In comparison with previous years spending the 2007 budget does not seem to have any major, out of place differences with previous years and generally it appears every sector has just risen with the same annual percentage. However it is within these sectors where the money expenditure has changed. Implementing new legislations and programs, eliminating ineffective ideas and changing the dynamics of how each area is run is where the change in money being spent has taken place.

This is a pie chart to represent the budget was spent in 2006:

In 2007:

In conclusion the amount spent on each sector does reflect the amount to which it is a priority but many other factors must be taken into account when judging that. Some areas such as social protection are such a far larger sector than that of industry, agriculture, employment and training and therefore will ultimately require more money to keep it running smoothly and keep the economic balance. Other areas may be of greater importance and priority such as education, but by spending ridiculous amounts of money on it will be counter-productive and cause many long term problems so despite the fact it is more of a priority, by spending less money on it does not reflect that. By reviewing past years budgets and comparing them with more recent ones it is possible to find where greater amounts of spending has occurred and what sectors are gradually having a greater percentage increase in their spending annually.

Another reason why spending doesn’t reflect current government priorities is because although spending may not increase that much, time and effort to reorganise and implement new legislation to improve an area could equally suggest that it is a priority but money would not solve it, just improving the efficiency would. Sometimes spending money on one area will directly affect another positively anyway such as improving education will also improve employment and training.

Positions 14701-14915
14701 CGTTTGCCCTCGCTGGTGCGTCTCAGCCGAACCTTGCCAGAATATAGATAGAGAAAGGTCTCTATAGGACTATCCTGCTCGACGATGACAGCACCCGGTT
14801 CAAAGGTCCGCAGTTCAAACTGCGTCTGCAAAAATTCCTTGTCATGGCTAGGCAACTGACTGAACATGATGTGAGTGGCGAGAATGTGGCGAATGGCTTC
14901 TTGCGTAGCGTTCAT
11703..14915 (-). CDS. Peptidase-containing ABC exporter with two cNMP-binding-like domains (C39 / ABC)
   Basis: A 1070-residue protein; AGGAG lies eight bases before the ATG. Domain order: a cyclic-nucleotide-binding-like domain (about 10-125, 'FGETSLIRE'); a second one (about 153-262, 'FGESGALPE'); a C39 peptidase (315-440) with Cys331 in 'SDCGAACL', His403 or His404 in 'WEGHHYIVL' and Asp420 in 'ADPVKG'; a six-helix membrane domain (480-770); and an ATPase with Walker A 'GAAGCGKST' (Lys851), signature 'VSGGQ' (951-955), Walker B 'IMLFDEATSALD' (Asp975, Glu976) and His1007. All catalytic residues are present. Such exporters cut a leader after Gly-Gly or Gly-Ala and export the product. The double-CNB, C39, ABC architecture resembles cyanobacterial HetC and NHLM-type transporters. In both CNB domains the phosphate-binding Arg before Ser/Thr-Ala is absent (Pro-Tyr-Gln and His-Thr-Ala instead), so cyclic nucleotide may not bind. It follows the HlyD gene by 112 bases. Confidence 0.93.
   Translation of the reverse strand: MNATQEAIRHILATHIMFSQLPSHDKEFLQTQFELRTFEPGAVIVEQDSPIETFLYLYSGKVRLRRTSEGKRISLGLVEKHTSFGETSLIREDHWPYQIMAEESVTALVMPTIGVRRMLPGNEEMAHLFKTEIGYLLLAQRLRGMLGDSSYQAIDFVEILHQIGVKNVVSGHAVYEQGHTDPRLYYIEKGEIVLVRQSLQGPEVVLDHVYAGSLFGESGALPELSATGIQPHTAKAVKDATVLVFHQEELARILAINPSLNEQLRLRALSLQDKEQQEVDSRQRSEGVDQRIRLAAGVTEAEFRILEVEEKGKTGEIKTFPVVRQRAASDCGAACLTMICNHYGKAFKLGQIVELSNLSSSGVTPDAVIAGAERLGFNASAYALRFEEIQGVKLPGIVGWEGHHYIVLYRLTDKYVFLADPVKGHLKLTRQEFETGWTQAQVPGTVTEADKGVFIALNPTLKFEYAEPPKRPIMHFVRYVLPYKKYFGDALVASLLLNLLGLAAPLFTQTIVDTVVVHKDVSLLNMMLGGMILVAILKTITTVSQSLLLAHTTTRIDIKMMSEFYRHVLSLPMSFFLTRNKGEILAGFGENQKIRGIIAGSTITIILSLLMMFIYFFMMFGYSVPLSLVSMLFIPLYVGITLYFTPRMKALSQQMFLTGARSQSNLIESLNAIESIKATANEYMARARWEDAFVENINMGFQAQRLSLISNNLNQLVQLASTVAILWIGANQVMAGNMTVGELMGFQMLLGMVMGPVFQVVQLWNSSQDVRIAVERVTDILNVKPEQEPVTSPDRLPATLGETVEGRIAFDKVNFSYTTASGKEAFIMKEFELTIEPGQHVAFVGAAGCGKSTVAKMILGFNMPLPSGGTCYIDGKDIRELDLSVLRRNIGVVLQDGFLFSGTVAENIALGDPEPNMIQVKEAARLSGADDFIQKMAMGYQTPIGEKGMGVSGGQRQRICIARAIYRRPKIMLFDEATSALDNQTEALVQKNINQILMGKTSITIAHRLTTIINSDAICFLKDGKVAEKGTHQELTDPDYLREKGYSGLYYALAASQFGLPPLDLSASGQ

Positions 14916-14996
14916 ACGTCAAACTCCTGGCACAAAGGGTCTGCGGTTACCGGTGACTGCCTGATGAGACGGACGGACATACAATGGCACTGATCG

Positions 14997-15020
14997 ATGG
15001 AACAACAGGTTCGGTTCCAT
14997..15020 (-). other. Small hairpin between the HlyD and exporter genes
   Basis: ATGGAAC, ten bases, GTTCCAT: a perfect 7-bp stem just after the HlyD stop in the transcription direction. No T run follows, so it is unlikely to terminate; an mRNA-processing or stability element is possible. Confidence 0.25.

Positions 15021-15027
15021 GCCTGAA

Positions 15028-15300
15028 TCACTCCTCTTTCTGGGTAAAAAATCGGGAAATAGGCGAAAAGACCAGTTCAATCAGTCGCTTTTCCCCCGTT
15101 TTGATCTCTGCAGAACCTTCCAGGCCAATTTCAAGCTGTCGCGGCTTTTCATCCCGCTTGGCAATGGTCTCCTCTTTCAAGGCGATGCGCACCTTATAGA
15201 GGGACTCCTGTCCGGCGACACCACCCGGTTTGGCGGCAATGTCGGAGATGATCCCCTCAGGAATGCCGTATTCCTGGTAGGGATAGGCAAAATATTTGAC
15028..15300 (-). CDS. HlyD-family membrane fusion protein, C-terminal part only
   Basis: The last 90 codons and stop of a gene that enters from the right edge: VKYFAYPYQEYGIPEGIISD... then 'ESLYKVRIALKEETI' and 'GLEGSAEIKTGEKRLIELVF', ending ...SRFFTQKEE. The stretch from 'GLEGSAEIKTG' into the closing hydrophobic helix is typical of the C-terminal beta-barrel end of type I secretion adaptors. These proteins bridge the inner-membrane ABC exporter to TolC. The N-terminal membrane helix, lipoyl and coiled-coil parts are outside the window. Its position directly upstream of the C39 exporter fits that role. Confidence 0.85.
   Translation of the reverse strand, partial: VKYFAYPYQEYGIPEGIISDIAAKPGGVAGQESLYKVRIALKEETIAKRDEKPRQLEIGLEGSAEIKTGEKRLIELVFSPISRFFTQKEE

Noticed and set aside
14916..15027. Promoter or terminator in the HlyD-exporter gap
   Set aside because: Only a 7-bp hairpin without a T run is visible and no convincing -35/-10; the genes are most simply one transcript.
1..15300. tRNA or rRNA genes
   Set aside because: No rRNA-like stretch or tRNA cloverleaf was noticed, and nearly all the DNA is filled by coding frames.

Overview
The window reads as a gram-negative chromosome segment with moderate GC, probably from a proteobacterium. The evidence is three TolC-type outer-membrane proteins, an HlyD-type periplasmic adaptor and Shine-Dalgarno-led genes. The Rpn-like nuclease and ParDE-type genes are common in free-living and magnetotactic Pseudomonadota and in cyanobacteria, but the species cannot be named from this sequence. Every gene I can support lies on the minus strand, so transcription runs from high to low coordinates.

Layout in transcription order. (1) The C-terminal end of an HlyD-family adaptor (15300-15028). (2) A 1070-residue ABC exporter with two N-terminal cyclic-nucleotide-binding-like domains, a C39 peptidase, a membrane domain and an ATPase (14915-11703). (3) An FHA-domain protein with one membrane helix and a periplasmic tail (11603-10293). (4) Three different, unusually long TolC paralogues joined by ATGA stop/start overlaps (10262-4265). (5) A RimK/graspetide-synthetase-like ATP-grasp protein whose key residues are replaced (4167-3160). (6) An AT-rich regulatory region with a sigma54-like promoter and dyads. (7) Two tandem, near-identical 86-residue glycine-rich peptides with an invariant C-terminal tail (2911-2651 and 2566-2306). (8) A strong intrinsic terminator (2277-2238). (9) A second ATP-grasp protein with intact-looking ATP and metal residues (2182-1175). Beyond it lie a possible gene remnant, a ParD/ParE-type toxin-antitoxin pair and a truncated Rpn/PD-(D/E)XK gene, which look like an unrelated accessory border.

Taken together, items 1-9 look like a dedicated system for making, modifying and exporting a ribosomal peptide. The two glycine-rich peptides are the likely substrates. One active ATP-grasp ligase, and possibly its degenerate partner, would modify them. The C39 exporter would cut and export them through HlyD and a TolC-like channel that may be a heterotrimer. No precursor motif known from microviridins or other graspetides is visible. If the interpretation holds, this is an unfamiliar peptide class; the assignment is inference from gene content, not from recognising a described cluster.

As a general rule the government’s role is to keep inflation low, keep unemployment low, balance in international trade and maintain a flourishing and prospering economy. The government has been investing large amounts of money into training schemes and other projects that have ultimately led to the unemployment rate falling to 5.2% in February 2008. The claimant count was 793,500 in February 2008, down 2,800 over the previous month and down 126,500 over the year. This is the lowest figure since June 1975.

The claimant count has now fallen for 17 consecutive months. This shows that the investments into training and education has led to the fall in unemployment which proves my theory that spending in other sectors subsequently helps others. One could just quite plainly say that the government spending does not reflect current government priorities or otherwise if it did then there would be a perfect economy because the money spent would be used to it’s full potential in exactly the right places, doing exactly the right thing; lowering unemployment, improving healthcare, lowering inflation etc.

I believe that the difference in the previous budget and the current one describes the extent to which the budget reflects current government priorities better than the looking at the budget itself as the current priorities will determine how much spending will increase in each sector and those with the larger increases (after taking into account inflation) show that they are more of a priority than those with little or no increase. Generally, the government invests the money into areas which is sees to be crucial for the future, so dependent on the priorities, the budget is spent taking into account these and areas of needed development; so if it isn’t spent directly reflecting government priorities, it has taken these into account and spent it most wisely considering areas that need improvement but are not always priorities.